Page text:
Producing a rolling order of merit of the world’s best horses: We’re nearly there

American Pharoah: our algorithm makes him (narrowly) the highest-ranked horse in the world in the TRC Global Rankings era, which began in 2014. Photo: Chelsea Durand/

A competitor’s merit has two basic components: their record of winning and losing, and the strength of the opposition faced.

This is the basis of all reputable ratings systems in the wide world of sport, most notably those of Ken Massey or Jeff Sagarin or Nate Silver in the U.S. It is also the ethos of TRC Global Rankings, such as our current figures for jockeys:

In the table, IV (Impact Value) represents the rate of winning and losing and tRPR the de facto strength of opposition. We run an algorithm to connect all jockeys, owners, trainers and sires around the world in a broadly similar way that Silver and others connects European football teams, for instance.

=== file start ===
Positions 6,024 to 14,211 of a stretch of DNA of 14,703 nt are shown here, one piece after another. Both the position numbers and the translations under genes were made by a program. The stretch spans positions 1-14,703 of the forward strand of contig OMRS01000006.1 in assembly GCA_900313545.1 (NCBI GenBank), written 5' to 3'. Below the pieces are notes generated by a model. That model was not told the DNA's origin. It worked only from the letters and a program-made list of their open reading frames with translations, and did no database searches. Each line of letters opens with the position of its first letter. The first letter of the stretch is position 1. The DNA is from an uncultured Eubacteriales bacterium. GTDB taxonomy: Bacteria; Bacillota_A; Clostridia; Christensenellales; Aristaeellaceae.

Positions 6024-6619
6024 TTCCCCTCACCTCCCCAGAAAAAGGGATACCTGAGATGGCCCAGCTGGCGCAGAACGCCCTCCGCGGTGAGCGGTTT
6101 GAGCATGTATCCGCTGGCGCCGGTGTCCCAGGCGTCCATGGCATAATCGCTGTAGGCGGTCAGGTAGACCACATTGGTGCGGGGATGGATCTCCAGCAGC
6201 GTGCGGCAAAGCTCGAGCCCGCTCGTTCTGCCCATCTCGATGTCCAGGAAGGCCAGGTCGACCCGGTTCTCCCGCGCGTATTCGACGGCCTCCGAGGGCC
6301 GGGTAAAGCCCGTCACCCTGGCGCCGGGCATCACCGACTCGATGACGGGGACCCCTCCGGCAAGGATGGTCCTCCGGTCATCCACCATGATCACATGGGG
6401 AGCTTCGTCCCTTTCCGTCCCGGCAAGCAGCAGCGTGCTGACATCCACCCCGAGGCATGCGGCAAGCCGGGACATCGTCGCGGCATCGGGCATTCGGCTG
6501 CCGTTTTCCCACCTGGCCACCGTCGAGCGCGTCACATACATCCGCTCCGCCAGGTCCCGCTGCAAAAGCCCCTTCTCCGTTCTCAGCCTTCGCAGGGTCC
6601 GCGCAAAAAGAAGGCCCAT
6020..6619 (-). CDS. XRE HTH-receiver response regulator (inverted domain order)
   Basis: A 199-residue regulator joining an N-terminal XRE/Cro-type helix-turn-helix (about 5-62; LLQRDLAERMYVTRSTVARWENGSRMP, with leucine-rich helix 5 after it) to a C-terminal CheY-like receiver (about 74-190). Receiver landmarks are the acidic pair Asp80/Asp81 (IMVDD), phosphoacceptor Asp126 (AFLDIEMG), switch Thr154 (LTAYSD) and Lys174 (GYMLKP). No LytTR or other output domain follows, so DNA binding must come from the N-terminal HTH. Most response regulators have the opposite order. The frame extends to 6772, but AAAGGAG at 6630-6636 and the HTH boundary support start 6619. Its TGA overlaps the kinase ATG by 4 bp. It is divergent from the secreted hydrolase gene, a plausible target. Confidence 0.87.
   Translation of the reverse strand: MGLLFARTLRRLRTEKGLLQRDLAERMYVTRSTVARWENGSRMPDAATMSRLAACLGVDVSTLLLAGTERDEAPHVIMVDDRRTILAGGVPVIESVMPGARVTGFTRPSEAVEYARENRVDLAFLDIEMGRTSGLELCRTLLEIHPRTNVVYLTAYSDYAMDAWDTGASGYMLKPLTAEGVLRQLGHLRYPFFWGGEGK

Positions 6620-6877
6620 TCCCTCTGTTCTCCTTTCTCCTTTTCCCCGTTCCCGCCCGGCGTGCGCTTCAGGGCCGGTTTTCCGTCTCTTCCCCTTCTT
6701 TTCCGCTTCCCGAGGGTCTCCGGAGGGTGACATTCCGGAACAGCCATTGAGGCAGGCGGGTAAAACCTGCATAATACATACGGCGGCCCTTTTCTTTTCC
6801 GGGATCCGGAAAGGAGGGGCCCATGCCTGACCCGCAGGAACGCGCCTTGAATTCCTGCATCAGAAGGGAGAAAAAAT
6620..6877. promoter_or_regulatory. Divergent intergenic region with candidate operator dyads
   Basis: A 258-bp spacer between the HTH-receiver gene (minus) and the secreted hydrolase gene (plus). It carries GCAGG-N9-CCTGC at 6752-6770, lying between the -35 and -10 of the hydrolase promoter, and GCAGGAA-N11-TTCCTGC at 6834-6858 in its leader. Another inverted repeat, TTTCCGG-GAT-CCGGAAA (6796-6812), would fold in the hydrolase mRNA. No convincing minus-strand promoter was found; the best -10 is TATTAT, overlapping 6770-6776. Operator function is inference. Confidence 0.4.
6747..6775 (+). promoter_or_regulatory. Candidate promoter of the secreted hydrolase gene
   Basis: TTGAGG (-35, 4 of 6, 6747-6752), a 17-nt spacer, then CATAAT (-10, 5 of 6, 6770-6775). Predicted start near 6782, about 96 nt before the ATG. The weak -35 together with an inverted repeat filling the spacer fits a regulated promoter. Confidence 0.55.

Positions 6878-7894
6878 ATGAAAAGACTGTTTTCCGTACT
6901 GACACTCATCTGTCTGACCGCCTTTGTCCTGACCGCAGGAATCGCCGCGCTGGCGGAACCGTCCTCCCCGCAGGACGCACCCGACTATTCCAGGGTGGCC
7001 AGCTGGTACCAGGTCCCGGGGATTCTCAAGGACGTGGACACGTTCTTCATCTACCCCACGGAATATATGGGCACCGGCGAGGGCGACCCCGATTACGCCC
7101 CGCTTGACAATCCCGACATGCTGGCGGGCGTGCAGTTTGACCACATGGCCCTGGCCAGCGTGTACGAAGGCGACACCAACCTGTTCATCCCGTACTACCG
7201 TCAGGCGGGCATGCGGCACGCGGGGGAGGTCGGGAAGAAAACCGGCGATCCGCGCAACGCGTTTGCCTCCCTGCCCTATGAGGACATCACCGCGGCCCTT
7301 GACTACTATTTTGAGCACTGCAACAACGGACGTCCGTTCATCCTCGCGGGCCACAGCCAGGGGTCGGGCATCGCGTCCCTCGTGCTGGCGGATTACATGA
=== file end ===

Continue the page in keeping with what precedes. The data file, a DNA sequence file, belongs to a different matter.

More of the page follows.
To date, we haven’t published rankings for horses. This is mainly because their data is far more sparse than, say, jockeys, who take hundreds of rides in Group/Graded races. A horse may run just a handful of times in the races we care about, so comparing them across the world is no easy task.

This is especially true for TRC Global Rankings because we care about uncertainty over a competitor’s true ranking.

You will see that most competitors at the top of our rankings have won more races than the majority of their opponents, but a jockey like Zac Purton doesn’t get that opportunity because Group races in Hong Kong, where he is based, are less frequent than elsewhere. So, we try to marry up those twin impostors rate and volume to produce one number (shown as Points in the table), which expresses the achievement of a competitor relative to the opportunities afforded – taking into account that larger samples are more reliable.